ADHD in Children
Attention-deficit hyperactivity disorder (ADHD) is a chronic condition that affects children, with symptoms often continuing into adulthood. Common symptoms of ADHD include inattentiveness, hyperactivity, and impulsive behavior. ADHD affects the behavior of children both at home and in school. According to the Federal Centers for Disease Control and Prevention, approximately eleven percent of children in the United States are diagnosed with ADHD. Boys are more commonly diagnosed with this condition than girls. Children with ADHD often struggle in school, have poor self-esteem and may be at an increased risk for drug and alcohol abuse as they get older. With treatment, however, most people with ADHD can lead successful and productive lives.
Symptoms of ADHD
ADHD is classified by symptoms of inattention, hyperactivity and impulsiveness. ADHD maybe difficult to diagnose at an early age, as symptoms of the condition are often typical behaviors for children under the age of six. These symptoms may be classified by type and may include the following behaviors:
- Easily distracted
- Makes careless mistakes
- Difficulty paying attention
- Does not follow instructions properly
- Frequently misplaces things
- Does not listen when spoken to
- Fails to finish tasks such as school work or other chores
Hyperactivity and Impulsiveness
- Constantly fidgeting and squirming
- Feeling restless
- Runs or climbs in inappropriate situations
- Constantly talking
- Has difficulty playing quietly
- Interrupts others
ADHD symptoms may vary in boys and girls. Boys may show more symptoms of hyperactive behavior and girls may tend to show signs of inattentiveness.
Causes of ADHD
The exact cause of ADHD is not known, however research has indicated that one of the main causes may be genetic. A child is more likely to have ADHD if a parent or sibling also has a mental health disorder. Other possible causes of ADHD may include:
- Exposure to environmental toxins
- Smoking and alcohol use during pregnancy
- Certain brain injuries
- Premature birth
Children with other psychological or developmental problems such as learning disabilities, anxiety disorders, bipolar disorder or depression may be more likely than other children to have ADHD.
Diagnosis of ADHD
In many cases, in addition to a parent, a teacher may notice symptoms of ADHD in a child if they have trouble concentrating or misbehave in school. If ADHD is suspected, the child is first referred to a pediatrician who will perform a full physical evaluation and rule out any other medical conditions.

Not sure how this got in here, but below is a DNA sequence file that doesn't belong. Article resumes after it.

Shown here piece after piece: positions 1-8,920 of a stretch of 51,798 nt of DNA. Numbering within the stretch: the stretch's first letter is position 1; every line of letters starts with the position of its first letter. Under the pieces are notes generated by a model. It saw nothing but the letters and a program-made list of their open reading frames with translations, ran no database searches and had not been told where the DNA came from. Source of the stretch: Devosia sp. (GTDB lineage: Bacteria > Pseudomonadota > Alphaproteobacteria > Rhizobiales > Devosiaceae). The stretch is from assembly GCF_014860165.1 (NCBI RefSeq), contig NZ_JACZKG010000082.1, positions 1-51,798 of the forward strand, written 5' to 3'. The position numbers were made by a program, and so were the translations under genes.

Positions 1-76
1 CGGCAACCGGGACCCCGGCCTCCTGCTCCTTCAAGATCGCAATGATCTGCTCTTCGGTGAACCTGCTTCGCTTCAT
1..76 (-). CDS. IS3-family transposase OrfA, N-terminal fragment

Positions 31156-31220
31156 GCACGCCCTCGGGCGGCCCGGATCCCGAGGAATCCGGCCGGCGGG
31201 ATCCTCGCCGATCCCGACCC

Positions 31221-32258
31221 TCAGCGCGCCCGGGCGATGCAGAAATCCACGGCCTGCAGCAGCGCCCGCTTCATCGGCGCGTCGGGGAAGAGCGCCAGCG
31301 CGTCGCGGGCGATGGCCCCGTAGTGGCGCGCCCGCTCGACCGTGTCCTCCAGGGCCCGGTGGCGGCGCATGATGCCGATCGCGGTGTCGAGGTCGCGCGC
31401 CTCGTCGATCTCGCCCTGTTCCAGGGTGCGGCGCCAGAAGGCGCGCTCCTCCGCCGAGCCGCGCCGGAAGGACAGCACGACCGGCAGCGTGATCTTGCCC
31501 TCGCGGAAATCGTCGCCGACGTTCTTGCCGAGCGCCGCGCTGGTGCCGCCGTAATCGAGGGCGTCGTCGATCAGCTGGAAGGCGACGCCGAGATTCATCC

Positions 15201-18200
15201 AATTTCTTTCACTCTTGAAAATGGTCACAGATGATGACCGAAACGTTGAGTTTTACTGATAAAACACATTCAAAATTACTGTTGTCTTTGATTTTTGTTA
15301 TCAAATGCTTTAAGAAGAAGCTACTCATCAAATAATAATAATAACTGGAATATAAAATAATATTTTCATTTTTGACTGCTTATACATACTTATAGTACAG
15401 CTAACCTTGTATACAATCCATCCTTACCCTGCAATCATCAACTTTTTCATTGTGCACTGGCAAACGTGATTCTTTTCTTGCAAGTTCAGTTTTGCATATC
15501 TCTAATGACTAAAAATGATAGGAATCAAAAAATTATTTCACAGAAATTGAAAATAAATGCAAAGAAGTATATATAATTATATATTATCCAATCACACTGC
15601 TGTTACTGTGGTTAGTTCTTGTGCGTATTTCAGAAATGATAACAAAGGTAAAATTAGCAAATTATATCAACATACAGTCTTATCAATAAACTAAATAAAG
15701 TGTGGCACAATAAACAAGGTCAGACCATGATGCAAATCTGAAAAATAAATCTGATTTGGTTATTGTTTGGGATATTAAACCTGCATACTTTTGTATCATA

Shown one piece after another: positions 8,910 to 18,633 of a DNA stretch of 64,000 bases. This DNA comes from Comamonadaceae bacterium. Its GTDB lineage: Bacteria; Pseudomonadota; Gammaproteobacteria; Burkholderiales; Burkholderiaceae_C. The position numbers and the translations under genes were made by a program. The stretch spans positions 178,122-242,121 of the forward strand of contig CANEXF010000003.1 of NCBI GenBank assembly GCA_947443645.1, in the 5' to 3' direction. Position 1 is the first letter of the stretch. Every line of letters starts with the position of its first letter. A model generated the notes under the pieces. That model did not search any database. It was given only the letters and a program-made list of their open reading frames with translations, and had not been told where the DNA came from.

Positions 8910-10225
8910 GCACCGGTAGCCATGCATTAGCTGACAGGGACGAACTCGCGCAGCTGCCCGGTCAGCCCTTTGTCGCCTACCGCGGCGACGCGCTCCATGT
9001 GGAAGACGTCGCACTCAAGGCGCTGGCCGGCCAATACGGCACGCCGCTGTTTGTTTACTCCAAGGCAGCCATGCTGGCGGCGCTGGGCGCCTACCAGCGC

A mental health specialist, such as a psychologist, is often consulted for a full evaluation of the child. There is no specific test for ADHD but the specialist will gather information about the child, interview the parents, and the child individually and possibly the child's teachers and other caregivers. In order to be diagnosed with ADHD, the child must also exhibit at least six of the symptoms listed for either inattentiveness, hyperactivity or impulsiveness. If the child meets the criteria for ADHD, he or she will be diagnosed with the disorder.
Treatment of ADHD
Once a child has received a diagnosis of ADHD, a treatment plan is developed. Treatment may vary depending on the child, and is often jointly decided upon by the parents, the child's doctor and a psychologist or psychiatrist. Treatment for ADHD usually includes therapy, medication or a combination of both.
For many children, ADHD medications reduce hyperactivity and impulsiveness and improve their ability to focus, work, and learn. Common ADHD medications include stimulant drugs such as ritalin or concerta, that help to balance the levels of brain chemicals known as neurotransmitters. It is important, however, to keep in mind that medications do not cure ADHD, they help to control the symptoms for as long as they are taken.
Behavioral therapy aims to teach children how to manage their own behavior. It may also help children with organization,completing schoolwork and tasks, or working through difficult emotions. Parents and teachers may also be given strategies for controlling behavior through rewards systems.
In some cases, family therapy may be effective in helping families that have a child with ADHD. Successful treatment for ADHD usually involves a partnership between a child's parents, teachers and medical provider.
Symptoms of ADHD may subside as children get older, but many people also suffer into adulthood. It is important for children with ADHD to see their doctors on a regular basis to monitor medication levels, and continue any other effective treatment methods.
- National Institutes of Health
- Centers for Disease Control and Prevention
- Eunice Kennedy Shriver National Institute of Child Health and Human Development
- U.S. Department of Health & Human Services
- U.S. National Library of Medicine
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